Reality News: It takes a great deal of honesty to become the World’s Biggest Liar, and that's how Agatha Christie won her championship trophy.
Agatha Christie tells reporter, Dean Cabbage, what it means to win the most difficult contest in the world.
As Cabbage sits down for a chat in a musky back room of a commoner's Lake District pub, it quickly becomes clear Christie is going to be a hard lady to believe.
"I suppose your name isn't really Agatha Christie?" says Cabbage.
“I might not give you an honest answer,” Christie says with a twinkle in her eye. “I promise to tell the truth, the whole truth and nothing but the truth.” Christie then convinced Cabbage that he unknowingly sat on a £50 pound note, making Cabbage look at what he sat on before realizing it wasn't true. She has, after all, just been named the World’s Biggest Liar.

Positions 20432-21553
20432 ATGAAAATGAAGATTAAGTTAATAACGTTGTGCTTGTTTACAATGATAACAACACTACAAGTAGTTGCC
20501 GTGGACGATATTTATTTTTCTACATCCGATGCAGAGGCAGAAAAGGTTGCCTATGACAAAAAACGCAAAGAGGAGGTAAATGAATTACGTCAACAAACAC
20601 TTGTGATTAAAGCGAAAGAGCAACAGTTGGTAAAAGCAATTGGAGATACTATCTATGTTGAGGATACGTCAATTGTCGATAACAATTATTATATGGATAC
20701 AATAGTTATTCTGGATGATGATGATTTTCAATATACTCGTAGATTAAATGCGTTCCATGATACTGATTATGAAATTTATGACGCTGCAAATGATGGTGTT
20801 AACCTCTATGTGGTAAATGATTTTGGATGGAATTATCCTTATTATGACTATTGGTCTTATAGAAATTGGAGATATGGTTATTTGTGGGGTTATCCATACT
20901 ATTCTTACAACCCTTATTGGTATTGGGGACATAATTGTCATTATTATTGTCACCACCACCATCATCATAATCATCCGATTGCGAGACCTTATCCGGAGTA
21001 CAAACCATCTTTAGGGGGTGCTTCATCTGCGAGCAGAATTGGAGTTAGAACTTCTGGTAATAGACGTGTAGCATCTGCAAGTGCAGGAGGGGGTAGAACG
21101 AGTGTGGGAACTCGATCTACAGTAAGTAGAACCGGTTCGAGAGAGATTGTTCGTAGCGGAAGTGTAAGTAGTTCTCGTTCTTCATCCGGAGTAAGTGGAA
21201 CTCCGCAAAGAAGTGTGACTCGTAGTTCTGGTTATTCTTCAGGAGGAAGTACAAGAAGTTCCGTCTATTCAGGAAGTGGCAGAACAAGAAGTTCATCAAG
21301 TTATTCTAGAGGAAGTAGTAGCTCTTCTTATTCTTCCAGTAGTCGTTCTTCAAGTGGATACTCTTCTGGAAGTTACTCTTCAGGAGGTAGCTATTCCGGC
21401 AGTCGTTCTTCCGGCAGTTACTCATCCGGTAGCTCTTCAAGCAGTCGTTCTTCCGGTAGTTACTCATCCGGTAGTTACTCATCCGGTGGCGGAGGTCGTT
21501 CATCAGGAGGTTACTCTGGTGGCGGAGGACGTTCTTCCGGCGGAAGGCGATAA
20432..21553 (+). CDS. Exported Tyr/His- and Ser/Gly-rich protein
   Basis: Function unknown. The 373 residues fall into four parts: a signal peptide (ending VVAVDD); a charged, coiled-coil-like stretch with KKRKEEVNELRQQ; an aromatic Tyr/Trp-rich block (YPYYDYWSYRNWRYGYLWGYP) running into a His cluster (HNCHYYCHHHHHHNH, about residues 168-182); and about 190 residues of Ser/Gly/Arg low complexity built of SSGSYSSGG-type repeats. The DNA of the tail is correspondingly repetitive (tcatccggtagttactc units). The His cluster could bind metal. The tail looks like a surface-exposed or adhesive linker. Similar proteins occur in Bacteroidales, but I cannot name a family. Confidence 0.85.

The World Biggest Liar contest is held at the Bridge Inn in Santon Bridge, west Cumbria, every year, and locals and tourists from every corner of the world, attempt to tell the most outlandish tale in eight minutes without the use of a script.
The mother-of-three, Christie– a real estate agent, lawyer, street peddler and tarot card reader, known to her friends as 'Convincing Liar' – has just won the title for a fifth time with a story about a hidden kingdom on the moon and a flock of sheep that turn into women.
“It’s the fifth time I’ve won this. I was robbed of the title last year by a Chinese man, but this year feels good," says Christie.
Last year's winner was a Chinese man named Min Yingjun, who told a five-minute tall tale of how he kidnapped a child in the village of Chengping in Henan Province, shortly before 8 a.m., then turned the child into a gingerbread cookie with a magic wand. He was so convincing, a feminist in the crowd yelled at him, "You know you did it, it's not a lie!"
The host of the contest said, "Mr. Yingjun, you really jumped over the moon on that lie," before awarding him with the trophy and declaring him the best in the world.